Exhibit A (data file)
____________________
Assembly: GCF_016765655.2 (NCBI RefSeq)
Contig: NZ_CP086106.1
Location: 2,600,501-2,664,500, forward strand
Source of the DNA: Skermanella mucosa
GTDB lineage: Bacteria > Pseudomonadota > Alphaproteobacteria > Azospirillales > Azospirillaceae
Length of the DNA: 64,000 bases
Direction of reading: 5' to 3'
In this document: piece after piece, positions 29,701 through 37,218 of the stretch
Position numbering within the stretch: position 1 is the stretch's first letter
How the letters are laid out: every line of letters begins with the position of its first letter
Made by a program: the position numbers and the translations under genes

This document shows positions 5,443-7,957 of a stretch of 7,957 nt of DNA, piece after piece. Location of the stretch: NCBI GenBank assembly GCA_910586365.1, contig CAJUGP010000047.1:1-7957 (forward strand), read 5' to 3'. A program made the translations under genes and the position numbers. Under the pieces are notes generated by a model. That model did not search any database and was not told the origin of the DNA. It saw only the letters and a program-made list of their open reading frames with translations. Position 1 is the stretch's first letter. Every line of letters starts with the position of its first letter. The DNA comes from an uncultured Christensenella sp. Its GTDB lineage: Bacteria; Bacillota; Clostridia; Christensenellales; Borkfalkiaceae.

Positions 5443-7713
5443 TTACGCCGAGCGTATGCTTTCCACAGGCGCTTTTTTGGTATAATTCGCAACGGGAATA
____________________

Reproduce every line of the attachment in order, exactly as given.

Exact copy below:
Assembly: GCF_016765655.2 (NCBI RefSeq)
Contig: NZ_CP086106.1
Location: 2,600,501-2,664,500, forward strand
Source of the DNA: Skermanella mucosa
GTDB lineage: Bacteria > Pseudomonadota > Alphaproteobacteria > Azospirillales > Azospirillaceae
Length of the DNA: 64,000 bases
Direction of reading: 5' to 3'
In this document: piece after piece, positions 29,701 through 37,218 of the stretch
Position numbering within the stretch: position 1 is the stretch's first letter
How the letters are laid out: every line of letters begins with the position of its first letter
Made by a program: the position numbers and the translations under genes

This document shows positions 5,443-7,957 of a stretch of 7,957 nt of DNA, piece after piece. Location of the stretch: NCBI GenBank assembly GCA_910586365.1, contig CAJUGP010000047.1:1-7957 (forward strand), read 5' to 3'. A program made the translations under genes and the position numbers. Under the pieces are notes generated by a model. That model did not search any database and was not told the origin of the DNA. It saw only the letters and a program-made list of their open reading frames with translations. Position 1 is the stretch's first letter. Every line of letters starts with the position of its first letter. The DNA comes from an uncultured Christensenella sp. Its GTDB lineage: Bacteria; Bacillota; Clostridia; Christensenellales; Borkfalkiaceae.

Positions 5443-7713
5443 TTACGCCGAGCGTATGCTTTCCACAGGCGCTTTTTTGGTATAATTCGCAACGGGAATA